February 5, 2008
Posted: 03:02 PM ET
If you're a Facebook user, you might be one of the more than millions of people who play "Scrabulous," an online word-game similar to the classic board-game "Scrabble." The game is so similar in fact that Hasbro, the makers of "Scrabble," is calling it a copyright violation, via the Digital Millennium Copyright Act (DMCA). They have since sent cease-and-desist letters to both Facebook and the developers of "Scrabulous."
"Scrabulous" first appeared online in 2005, the creation of two Indian entrepreneurs, Rajat Agarwalla and Jayant Agarwalla. It wasn't until June of '07 that it became a hit thanks to Facebook. The game now boasts nearly 2.3 million players, more than 500,000 of which play on a daily basis – more than enough to make Hasbro take notice. (In the UK, Mattel holds the copyright for Scrabulous.)
Shervin Pishevar, president of SGN, the Social Games Network, which creates original content for sites such as Facebook, suggested to me in a phone conversation that part of the reason for Hasbro's interest is that social gaming represents a new wrinkle – and a growing opportunity – in the gaming space.
Pointing to the number of players who have signed up for SGN's original titles such WarBook, Pishevar says "in order to create success, you don't have to copy games." Adding that the future of social gaming rests on innovation – not imitation.
Hasbro's cease-and-desist to Facebook and Scrabulous has inspired thousands of players to organize in dozens of groups on Facebook, hoping to encourage the games giant to find a way to resolve the issue amicably versus shutting down the game completely.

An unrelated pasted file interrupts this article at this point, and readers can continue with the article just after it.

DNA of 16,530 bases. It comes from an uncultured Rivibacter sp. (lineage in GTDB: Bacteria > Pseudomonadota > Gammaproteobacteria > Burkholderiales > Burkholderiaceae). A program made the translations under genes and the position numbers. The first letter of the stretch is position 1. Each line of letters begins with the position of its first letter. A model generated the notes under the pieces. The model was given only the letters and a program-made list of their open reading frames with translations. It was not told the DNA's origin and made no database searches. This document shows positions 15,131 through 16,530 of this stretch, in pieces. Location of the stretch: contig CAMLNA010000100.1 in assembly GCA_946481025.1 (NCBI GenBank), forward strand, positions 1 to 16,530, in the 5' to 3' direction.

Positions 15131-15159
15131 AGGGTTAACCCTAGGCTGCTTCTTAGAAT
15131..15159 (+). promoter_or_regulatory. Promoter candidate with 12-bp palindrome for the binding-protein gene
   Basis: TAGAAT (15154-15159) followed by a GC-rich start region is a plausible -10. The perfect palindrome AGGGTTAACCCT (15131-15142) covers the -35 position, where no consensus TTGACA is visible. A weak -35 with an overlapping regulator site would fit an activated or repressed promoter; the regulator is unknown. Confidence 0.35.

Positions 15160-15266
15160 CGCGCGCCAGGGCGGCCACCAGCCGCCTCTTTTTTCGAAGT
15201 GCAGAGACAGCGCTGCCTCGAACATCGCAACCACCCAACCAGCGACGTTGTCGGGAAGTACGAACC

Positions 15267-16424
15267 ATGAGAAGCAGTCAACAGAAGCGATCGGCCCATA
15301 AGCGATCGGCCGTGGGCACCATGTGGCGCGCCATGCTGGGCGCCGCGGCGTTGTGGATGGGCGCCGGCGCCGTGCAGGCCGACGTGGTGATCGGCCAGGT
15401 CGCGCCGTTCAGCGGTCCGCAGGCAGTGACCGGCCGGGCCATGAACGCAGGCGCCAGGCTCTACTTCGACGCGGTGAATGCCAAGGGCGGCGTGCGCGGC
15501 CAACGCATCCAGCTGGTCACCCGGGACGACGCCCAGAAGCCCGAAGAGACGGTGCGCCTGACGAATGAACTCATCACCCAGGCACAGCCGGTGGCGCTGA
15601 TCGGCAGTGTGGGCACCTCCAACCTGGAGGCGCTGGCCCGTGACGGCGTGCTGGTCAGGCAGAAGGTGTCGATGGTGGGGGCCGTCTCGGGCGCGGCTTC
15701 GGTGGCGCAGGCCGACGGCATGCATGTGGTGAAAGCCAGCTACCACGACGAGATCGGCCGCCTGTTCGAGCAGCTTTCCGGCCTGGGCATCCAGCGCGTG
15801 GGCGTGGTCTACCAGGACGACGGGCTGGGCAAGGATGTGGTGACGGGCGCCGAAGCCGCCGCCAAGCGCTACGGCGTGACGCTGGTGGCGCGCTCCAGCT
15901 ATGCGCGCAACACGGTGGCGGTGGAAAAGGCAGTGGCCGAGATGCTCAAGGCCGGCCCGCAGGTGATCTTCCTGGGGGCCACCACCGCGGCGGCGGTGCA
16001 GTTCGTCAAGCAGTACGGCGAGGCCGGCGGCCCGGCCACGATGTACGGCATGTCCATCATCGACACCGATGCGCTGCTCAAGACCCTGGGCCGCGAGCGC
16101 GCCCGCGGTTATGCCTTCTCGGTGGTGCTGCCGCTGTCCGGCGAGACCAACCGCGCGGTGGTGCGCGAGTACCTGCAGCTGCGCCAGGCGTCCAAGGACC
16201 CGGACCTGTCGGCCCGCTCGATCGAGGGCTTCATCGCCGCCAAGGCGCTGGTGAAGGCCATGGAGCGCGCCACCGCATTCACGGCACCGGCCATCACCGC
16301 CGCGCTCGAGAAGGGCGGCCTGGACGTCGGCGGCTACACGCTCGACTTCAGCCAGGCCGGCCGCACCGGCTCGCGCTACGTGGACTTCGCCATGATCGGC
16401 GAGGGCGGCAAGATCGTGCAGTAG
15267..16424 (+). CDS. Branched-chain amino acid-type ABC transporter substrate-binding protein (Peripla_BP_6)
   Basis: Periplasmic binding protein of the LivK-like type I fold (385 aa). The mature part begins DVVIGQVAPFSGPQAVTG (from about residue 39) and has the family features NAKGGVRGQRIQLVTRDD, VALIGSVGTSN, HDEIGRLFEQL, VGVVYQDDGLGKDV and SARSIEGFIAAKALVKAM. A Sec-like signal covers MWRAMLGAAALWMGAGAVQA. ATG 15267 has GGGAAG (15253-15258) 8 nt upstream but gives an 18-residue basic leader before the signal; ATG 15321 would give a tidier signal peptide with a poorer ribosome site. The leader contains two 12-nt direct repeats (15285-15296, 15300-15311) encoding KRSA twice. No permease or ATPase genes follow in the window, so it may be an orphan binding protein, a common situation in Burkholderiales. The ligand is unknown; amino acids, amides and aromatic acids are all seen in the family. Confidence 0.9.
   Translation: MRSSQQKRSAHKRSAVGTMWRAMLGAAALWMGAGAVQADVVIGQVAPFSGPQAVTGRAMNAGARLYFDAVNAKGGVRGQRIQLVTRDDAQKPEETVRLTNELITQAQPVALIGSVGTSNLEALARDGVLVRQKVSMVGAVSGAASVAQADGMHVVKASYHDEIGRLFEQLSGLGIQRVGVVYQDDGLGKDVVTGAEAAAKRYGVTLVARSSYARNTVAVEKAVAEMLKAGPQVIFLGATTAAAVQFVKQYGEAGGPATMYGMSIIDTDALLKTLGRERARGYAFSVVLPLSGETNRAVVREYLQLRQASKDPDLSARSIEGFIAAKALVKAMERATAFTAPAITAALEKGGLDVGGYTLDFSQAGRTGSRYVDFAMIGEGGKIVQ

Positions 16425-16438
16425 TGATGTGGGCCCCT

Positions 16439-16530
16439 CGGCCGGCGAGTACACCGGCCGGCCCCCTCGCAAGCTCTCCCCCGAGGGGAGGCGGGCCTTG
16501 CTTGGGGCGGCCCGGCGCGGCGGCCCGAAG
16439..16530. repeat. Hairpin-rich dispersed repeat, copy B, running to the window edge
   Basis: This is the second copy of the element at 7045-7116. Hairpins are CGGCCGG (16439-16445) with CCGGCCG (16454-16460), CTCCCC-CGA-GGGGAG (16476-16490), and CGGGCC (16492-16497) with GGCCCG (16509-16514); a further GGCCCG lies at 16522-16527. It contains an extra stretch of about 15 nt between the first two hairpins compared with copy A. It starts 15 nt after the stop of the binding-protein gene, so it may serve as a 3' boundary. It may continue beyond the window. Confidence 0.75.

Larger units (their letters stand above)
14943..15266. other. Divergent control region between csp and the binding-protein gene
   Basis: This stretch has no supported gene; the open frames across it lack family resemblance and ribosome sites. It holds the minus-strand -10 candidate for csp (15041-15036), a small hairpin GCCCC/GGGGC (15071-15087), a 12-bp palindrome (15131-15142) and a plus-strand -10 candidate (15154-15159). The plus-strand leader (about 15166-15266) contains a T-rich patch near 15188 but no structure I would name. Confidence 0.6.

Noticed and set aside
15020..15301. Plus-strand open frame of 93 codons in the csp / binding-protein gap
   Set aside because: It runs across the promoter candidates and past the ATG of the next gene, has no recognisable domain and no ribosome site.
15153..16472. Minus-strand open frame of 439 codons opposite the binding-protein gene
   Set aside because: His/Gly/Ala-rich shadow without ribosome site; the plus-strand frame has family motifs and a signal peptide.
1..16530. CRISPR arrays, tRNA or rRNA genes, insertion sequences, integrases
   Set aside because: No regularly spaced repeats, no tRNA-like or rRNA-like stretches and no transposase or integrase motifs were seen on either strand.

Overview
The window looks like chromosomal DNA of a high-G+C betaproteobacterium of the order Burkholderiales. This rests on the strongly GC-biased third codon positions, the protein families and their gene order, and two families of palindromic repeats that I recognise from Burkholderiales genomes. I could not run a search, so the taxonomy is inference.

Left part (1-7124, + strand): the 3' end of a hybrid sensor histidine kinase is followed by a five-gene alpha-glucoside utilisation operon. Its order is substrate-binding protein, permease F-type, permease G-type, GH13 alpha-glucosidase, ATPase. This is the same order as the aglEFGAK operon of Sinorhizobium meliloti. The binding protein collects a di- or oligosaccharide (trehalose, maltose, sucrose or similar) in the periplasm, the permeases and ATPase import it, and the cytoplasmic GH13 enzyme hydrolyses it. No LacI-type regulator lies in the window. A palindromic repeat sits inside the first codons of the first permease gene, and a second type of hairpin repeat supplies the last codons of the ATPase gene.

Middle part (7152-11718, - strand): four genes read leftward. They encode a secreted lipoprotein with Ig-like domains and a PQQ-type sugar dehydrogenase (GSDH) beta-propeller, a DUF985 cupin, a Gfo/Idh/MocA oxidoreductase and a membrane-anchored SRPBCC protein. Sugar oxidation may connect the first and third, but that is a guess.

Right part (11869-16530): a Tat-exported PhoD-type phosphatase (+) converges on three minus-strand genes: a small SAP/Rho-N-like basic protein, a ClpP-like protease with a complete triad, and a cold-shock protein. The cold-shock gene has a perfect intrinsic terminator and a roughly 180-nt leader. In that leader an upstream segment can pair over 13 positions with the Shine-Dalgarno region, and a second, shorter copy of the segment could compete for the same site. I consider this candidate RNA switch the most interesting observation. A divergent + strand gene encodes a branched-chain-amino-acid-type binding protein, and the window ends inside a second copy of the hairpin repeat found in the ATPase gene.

The conflict also represents a new wrinkle in Digital Copyright.
New Zealander Roger Nesbitt, who created another popular Facebook word-game "Boggilific," also received a cease-and-desist notice from Hasbro – claiming his game infringed on their copyright for "Boggle."
Reached via Facebook, Nesbitt told me his first impression when he received the notice was "well, it's all over then." He then posted a message about the situation on the game's page and received such flood of responses he was inspired to keep the game going. In an e-mail, Nesbitt explained "a crash course in copyright law taught me that game concepts could not be copyrighted – which is what the DMCA covers." Nesbitt recently changed the name of his game and relaunched as "Prolific," noting he hasn't heard from Hasbro since.
Hasbro declined our request to comment on this story.
Matt West, CNN Entertainment Producer
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